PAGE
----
Coming Clean – A Very Potted Soap History
The earliest recorded evidence of the production of soap-like materials dates back to around 2800 BC in ancient Babylon. A formula for soap consisting of water, alkali, and cassia oil was written on a Babylonian clay tablet around 2200 BC.
The Ebers papyrus in 1550 BC indicates the ancient Egyptians bathed regularly and combined animal and vegetable oils with alkaline salts to create a soap-like substance.The word sapo, Latin for soap, first appears in Pliny the Elder’s Historia Naturalis, which discusses the manufacture of soap from tallow and ashes.
The ancient Chinese used a traditional detergent mixture of pig pancreas and plant ash called “Zhu yi zi”. True soap, made of animal fat, did not appear in China until the modern era.
Hard soap with a pleasant smell was produced in the Middle East during the Islamic Golden Age and by the 13th century the manufacture of soap in the Islamic world had become virtually industrialised.
Soapmakers in Naples were members of a guild in the late sixth century (then under the control of the Eastern Roman Empire), and in the eighth century, soap-making was well known in Italy and Spain.
Finer soaps were later produced in Europe from the 16th century, using vegetable oils (such as olive oil) as opposed to animal fats. Many of these soaps are still produced, both industrially and by small-scale artisans. Castile soap is a popular example of the vegetable-only soaps derived from the oldest “white soap” of Italy.
Soapmaking began in the Kingdom of England about 1200. Soapmaking is mentioned both as “women’s work”.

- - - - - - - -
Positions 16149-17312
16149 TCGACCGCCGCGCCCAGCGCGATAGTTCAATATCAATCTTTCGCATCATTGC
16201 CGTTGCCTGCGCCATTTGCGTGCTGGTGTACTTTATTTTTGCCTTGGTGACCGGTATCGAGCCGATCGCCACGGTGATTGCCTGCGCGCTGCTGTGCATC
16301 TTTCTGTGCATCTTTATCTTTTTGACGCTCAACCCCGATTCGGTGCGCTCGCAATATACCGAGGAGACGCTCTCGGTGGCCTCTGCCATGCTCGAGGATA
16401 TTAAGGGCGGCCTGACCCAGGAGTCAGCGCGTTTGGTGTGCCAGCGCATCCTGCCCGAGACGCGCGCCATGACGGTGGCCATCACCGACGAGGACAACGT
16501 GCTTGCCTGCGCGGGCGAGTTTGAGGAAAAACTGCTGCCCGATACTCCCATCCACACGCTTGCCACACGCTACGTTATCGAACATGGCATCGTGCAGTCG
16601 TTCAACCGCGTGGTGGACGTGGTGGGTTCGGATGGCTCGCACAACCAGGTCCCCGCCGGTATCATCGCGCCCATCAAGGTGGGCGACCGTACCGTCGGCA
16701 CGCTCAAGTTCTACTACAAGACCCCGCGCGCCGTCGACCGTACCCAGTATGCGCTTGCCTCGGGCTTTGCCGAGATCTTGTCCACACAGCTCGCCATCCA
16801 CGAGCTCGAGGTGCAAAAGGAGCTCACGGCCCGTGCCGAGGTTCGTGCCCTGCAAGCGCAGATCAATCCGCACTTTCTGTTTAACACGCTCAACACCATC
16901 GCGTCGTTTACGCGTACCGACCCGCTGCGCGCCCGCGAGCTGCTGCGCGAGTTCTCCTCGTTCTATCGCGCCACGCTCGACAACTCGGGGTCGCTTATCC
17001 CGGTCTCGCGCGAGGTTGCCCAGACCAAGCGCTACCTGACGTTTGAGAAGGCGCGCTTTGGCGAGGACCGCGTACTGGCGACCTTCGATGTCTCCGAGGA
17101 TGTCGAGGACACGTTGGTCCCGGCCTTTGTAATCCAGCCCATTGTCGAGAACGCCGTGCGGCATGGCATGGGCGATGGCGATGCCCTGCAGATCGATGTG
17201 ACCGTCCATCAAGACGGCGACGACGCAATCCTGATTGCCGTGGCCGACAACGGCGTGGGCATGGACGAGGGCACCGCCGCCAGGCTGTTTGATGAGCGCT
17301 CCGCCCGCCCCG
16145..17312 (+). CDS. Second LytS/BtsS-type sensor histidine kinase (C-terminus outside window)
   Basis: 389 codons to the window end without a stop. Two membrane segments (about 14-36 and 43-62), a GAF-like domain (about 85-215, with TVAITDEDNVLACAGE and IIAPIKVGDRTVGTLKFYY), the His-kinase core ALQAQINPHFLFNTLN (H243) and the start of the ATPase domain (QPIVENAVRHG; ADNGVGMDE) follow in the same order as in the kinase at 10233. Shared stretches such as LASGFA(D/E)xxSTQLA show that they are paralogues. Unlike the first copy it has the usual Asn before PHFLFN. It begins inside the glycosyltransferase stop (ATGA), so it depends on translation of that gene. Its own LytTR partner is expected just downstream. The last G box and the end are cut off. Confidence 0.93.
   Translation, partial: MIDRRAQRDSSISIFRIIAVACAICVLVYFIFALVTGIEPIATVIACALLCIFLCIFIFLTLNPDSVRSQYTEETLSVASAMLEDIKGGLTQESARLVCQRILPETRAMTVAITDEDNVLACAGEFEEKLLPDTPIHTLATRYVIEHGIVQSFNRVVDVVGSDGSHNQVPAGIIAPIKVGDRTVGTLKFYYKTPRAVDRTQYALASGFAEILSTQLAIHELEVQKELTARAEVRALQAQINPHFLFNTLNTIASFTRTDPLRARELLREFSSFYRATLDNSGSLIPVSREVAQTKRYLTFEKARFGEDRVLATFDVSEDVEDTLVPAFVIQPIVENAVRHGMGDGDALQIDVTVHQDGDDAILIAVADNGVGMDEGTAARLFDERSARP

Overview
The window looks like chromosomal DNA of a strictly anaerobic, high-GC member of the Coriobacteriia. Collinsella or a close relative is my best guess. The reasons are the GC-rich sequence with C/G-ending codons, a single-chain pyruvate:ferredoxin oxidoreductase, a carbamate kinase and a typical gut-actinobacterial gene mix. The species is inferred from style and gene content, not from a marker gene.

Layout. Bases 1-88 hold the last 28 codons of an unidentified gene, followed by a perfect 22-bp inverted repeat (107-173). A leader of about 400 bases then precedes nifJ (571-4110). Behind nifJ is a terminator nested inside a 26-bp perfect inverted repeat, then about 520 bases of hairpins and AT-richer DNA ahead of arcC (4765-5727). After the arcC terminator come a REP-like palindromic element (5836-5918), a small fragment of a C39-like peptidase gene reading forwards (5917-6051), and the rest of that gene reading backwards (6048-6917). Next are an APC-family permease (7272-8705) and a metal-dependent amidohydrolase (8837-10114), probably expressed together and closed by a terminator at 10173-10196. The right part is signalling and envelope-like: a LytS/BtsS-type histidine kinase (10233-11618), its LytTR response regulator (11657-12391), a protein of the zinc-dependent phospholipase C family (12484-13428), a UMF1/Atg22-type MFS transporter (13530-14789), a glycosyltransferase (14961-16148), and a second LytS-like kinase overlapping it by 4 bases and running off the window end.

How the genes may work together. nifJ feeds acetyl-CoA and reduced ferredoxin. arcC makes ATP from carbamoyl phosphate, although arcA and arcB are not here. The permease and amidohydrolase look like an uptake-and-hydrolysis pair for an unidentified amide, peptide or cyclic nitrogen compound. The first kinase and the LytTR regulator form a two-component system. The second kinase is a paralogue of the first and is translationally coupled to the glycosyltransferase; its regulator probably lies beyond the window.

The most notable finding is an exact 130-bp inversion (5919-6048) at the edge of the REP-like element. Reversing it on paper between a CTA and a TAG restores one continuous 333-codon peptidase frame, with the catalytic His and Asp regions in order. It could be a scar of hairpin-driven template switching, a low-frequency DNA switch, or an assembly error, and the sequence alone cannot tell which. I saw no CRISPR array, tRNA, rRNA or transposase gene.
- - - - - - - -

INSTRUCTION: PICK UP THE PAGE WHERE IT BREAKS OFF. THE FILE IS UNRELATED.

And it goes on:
In Europe, soap in the 9th century was produced from animal fats and had an unpleasant smell.
By the second half of the 15th century, the semi-industrialised professional manufacture of soap in France was concentrated in a few centres of Provence—Toulon, Hyères, and Marseille.
Until the Industrial Revolution, soapmaking was conducted on a small scale and the product was rough. In 1780 James Keir established a chemical works at Tipton, for the manufacture of alkali from the sulphates of potash and soda, to which he afterwards added a soap manufactory. Andrew Pears started making a high-quality, transparent soap in 1807 in London.
During the Restoration era (February 1665 – August 1714) a soap tax was introduced in England, which meant that until the mid-1800s, soap was a luxury, used regularly only by the well-to-do. The soap manufacturing process was closely supervised by revenue officials who made sure that soapmakers’ equipment was kept under lock and key when not being supervised. Moreover, soap could not be produced by small makers because of a law which stipulated that soap boilers must manufacture a minimum quantity of one imperial ton at each boiling, which placed the process beyond reach of the average person. The soap trade was boosted and deregulated when the tax was repealed in 1853.
Robert Spear Hudson began manufacturing a soap powder in 1837, initially by grinding coarse bar soap with a mortar and pestle.
William Hesketh Lever and his brother, James, bought a small soap works in Warrington in 1886 and founded what is still one of the largest soap businesses, now called Unilever.
These soap businesses were among the first to employ large-scale advertising campaigns.
Liquid soap was not invented until the nineteenth century. In 1898, B.J. Johnson developed a soap derived from palm and olive oils; his company, the B.J. Johnson Soap Company, introduced “Palmolive” brand soap that same year. This new brand of soap became popular rapidly, and to such a degree that B.J. Johnson Soap Company changed its name to Palmolive.